A sample is a collection of a number of bits, representing a sound at an instantaneous point in time. The number of bits contained in a sample is determined by the bit-rate (usually 16 or 24 bits per sample). The sample rate is a measure of how many samples occupy one second - that is, how many "instants" of sound are catalogued for each second. Theoretically, a higher sample rate results in a higher-quality audio signal. The sample rate is measured in Hertz, which means "samples per second." CDs have a 44,100 Hz sample rate, but audio is often recorded at 48,000 Hz, 96,000 Hz, or even 192,000 Hz. These are often indicated as 44.1 kHz, 48 kHz, 96 kHz, and 192 kHz, respectively.
Both of these factors have an impact on potential sound quality. Depending on the limitations and capabilities of your equipment, you may be more inclined to use particular settings than others. Here are some comparisons:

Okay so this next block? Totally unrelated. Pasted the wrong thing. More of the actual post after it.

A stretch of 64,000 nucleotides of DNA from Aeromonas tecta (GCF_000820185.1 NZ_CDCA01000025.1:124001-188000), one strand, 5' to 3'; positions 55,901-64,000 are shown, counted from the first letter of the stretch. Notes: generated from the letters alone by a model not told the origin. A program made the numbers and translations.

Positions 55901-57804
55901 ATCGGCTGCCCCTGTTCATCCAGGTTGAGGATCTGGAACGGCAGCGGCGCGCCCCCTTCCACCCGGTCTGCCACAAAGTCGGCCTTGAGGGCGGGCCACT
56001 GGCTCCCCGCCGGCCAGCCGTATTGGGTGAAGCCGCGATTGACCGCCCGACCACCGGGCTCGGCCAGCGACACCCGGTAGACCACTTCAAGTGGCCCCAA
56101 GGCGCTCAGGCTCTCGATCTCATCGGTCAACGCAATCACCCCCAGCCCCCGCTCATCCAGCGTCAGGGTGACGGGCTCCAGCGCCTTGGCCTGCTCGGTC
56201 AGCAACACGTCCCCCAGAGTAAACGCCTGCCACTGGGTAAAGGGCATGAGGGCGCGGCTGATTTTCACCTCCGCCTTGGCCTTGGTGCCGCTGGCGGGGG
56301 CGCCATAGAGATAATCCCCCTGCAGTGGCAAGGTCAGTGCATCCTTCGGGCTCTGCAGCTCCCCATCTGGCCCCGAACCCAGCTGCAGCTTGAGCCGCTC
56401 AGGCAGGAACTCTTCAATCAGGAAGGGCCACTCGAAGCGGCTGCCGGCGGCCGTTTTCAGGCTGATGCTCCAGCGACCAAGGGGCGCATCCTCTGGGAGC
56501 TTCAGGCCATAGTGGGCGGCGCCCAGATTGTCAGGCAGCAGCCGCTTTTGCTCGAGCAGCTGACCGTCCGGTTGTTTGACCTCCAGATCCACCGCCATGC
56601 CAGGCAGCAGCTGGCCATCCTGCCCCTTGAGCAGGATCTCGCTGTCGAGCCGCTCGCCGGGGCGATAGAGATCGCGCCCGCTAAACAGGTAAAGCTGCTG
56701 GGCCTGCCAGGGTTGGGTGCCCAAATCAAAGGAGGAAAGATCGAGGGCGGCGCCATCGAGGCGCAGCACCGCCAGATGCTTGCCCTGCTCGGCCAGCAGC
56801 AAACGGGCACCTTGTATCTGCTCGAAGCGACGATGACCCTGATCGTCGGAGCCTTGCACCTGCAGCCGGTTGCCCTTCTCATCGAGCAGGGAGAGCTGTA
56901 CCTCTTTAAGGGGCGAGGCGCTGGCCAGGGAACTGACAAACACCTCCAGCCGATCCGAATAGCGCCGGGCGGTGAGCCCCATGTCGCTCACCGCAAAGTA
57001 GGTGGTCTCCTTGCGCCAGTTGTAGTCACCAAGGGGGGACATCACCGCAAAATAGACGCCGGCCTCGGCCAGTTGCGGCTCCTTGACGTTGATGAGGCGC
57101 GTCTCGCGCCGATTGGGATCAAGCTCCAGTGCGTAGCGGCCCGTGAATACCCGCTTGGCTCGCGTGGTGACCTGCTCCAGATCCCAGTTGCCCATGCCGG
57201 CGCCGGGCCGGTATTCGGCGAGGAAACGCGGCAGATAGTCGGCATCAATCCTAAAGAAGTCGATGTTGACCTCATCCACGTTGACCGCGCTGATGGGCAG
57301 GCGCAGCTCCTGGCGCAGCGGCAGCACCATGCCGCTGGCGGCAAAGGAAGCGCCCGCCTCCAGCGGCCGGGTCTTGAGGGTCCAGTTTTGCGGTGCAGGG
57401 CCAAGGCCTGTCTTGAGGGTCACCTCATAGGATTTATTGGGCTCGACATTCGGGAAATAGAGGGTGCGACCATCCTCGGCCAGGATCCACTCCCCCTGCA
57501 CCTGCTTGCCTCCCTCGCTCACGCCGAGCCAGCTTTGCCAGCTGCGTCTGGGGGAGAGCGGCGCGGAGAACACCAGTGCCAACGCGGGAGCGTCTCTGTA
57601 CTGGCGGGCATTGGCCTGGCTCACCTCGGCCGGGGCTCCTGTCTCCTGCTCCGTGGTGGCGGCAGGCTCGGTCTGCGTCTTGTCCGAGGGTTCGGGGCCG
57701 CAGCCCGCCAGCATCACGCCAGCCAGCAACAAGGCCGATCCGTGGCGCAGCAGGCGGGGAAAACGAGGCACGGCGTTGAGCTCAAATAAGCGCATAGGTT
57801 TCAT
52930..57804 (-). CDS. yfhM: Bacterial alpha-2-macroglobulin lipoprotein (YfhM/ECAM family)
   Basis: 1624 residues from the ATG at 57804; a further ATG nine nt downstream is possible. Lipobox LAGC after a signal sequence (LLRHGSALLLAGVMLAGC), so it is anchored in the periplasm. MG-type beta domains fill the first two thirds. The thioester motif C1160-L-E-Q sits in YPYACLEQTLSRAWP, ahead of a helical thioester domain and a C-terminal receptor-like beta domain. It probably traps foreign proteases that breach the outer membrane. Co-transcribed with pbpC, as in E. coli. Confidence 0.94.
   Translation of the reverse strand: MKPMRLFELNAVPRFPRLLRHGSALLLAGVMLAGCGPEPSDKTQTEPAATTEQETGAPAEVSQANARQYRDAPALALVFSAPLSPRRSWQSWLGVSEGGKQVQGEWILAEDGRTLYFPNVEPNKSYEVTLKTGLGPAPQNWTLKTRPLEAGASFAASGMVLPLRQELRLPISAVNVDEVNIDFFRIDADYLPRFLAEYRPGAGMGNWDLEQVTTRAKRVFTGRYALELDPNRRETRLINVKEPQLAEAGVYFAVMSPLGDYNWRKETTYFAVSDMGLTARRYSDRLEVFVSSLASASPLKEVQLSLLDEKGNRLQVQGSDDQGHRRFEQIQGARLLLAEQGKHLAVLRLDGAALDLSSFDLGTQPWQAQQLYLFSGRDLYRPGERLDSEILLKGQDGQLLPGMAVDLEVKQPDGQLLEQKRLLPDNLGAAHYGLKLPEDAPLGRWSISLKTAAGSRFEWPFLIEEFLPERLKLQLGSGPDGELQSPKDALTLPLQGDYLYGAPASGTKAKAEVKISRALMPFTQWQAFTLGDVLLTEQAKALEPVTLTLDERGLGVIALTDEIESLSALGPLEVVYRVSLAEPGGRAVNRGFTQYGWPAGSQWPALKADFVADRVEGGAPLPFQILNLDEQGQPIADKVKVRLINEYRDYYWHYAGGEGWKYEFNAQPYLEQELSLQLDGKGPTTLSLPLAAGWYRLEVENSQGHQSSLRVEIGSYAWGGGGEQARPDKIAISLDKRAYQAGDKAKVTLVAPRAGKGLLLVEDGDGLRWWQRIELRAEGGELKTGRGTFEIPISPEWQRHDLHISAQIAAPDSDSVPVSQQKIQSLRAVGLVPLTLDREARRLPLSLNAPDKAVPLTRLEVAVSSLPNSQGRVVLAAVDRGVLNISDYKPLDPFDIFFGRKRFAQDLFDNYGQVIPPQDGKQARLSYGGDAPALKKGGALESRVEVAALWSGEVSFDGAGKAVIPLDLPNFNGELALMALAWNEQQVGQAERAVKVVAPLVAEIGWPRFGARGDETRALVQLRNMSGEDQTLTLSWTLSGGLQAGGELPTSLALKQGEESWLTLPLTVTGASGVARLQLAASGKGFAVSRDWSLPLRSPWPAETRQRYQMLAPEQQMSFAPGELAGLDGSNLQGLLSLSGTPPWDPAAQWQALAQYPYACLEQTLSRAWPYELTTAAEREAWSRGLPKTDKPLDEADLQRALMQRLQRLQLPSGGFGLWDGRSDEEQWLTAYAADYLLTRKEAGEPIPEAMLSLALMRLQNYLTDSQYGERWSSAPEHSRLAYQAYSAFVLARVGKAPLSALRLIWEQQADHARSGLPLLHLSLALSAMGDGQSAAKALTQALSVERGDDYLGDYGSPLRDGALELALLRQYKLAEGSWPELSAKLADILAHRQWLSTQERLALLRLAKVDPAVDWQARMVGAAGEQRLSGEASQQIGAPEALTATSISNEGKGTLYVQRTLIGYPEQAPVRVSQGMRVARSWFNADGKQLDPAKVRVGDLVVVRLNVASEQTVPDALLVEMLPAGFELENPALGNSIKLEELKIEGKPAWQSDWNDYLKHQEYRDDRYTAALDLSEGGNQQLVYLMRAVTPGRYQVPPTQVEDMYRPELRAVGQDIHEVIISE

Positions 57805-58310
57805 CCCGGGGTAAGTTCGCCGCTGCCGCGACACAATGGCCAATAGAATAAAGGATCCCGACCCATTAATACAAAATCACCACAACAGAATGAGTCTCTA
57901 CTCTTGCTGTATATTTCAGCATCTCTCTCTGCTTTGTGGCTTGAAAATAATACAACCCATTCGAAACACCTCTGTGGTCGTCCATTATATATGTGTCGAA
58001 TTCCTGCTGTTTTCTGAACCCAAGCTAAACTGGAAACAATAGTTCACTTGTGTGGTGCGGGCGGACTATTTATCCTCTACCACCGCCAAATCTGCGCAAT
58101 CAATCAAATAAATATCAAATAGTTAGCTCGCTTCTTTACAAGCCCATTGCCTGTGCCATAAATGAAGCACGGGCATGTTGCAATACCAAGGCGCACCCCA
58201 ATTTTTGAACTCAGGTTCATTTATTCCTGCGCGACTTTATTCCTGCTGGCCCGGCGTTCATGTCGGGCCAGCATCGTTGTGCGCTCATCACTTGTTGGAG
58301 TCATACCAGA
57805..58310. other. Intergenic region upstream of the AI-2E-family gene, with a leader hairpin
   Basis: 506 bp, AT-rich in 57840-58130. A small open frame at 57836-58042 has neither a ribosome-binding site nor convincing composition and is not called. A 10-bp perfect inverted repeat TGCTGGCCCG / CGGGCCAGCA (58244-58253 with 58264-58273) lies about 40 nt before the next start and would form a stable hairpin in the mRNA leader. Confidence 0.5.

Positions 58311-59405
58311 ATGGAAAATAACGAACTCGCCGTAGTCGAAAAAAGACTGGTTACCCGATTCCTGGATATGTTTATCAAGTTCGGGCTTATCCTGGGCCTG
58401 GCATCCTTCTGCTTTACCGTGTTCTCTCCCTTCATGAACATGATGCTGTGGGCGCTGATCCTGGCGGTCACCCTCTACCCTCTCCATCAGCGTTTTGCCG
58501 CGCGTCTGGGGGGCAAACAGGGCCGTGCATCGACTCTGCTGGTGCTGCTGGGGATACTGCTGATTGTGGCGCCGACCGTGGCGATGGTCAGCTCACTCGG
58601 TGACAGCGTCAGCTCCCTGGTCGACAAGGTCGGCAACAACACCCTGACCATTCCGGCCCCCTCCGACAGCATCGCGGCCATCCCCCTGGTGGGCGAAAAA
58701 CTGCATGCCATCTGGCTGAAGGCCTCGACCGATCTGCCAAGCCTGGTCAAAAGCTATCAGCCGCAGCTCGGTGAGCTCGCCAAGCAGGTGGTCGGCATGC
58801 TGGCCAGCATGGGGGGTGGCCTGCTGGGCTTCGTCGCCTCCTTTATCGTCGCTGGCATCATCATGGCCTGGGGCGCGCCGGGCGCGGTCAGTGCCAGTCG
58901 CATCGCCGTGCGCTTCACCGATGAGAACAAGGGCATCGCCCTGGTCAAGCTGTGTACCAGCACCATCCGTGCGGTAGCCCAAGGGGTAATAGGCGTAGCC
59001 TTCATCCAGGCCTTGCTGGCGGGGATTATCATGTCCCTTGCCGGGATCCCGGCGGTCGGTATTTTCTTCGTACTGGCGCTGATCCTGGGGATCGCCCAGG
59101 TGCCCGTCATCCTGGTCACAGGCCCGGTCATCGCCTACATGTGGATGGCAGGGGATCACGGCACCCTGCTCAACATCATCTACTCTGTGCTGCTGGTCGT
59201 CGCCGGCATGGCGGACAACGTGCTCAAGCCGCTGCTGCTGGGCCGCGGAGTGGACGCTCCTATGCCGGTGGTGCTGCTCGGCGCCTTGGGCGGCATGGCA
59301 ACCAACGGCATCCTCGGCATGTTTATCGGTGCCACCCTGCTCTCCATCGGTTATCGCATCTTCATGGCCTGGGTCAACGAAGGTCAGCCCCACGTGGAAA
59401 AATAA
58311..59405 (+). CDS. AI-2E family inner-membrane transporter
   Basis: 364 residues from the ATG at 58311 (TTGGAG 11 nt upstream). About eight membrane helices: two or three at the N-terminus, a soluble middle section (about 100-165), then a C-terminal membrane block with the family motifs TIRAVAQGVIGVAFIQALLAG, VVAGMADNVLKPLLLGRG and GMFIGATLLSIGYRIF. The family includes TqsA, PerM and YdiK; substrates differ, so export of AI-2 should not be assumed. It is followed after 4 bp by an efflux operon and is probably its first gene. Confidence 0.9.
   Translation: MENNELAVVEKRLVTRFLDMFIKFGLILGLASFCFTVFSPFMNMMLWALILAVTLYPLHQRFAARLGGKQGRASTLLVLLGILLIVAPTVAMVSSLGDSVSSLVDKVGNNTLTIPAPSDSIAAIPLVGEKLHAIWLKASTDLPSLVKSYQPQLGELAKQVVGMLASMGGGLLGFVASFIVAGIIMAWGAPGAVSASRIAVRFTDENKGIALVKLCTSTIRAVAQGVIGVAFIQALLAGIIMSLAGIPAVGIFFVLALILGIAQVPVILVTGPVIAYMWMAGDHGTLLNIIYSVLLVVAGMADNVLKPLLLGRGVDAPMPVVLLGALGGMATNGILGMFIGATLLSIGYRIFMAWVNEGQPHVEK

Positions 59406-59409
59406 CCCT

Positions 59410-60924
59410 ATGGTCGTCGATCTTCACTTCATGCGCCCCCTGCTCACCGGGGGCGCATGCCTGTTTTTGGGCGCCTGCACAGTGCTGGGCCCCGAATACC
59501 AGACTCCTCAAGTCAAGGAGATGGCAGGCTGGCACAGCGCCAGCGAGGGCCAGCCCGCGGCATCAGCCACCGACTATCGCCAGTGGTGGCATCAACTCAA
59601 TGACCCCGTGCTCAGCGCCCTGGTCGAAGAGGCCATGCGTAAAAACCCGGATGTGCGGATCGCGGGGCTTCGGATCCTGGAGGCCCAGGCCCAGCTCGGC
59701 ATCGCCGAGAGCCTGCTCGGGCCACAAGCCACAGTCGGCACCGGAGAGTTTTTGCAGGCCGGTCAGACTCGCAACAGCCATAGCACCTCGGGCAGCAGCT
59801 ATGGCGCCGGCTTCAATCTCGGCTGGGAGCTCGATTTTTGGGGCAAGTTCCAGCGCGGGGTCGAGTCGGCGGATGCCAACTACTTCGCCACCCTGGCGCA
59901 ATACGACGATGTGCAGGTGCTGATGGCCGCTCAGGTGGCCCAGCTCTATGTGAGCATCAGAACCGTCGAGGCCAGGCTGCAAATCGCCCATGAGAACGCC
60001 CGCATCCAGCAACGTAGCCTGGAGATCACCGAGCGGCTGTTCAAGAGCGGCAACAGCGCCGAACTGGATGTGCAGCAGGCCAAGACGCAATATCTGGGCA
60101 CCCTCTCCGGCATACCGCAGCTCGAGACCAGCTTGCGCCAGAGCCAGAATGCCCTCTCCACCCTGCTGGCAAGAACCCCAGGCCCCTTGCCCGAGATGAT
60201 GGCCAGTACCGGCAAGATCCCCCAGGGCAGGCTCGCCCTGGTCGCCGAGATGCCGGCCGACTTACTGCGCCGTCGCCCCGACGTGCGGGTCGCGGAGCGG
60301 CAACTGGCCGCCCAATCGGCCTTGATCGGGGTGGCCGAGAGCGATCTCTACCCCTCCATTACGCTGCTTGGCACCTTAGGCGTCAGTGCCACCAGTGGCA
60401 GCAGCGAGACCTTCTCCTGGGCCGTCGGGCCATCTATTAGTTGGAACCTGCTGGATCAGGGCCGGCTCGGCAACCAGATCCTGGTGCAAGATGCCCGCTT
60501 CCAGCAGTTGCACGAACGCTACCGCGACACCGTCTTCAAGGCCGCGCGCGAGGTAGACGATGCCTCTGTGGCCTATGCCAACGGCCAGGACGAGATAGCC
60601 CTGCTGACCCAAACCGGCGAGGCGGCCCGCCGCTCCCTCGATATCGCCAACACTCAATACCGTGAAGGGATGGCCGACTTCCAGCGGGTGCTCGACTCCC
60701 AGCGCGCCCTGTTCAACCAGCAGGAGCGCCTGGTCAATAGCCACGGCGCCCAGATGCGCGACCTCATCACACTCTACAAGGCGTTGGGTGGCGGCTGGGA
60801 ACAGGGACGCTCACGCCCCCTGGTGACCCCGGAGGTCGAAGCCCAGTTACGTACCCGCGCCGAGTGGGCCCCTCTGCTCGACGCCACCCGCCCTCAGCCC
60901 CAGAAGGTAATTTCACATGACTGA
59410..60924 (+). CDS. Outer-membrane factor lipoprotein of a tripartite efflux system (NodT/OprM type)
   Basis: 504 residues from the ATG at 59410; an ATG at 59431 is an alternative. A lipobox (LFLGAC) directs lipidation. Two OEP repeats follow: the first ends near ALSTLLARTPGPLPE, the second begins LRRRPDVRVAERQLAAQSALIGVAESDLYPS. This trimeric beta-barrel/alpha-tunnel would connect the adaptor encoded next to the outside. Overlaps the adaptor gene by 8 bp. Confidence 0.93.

- 16-bit bit rate, and 44.1 kHz sample rate (CD audio; good for wide distribution and maximum compatibility; 705.6 kb/s)
- 24-bit bit rate, and 96 kHz sample rate (CDs are usually recorded at these rates, then "down-mixed" later; 2304 kb/s)
- 24-bit bit rate, and 192 kHz sample rate (DVD Audio; not widely compatible; 4608 kb/s)
- 1-bit bit rate, and 2822.4 kHz sample rate (Super Audio CD; not widely compatible; 2822.4 kb/s)
In the end, bit rate and sample rate are only part of what determines overall sound quality. Moreover, sound quality is subjective, and you will need to experiment to find the equipment and rates that work best for what you do.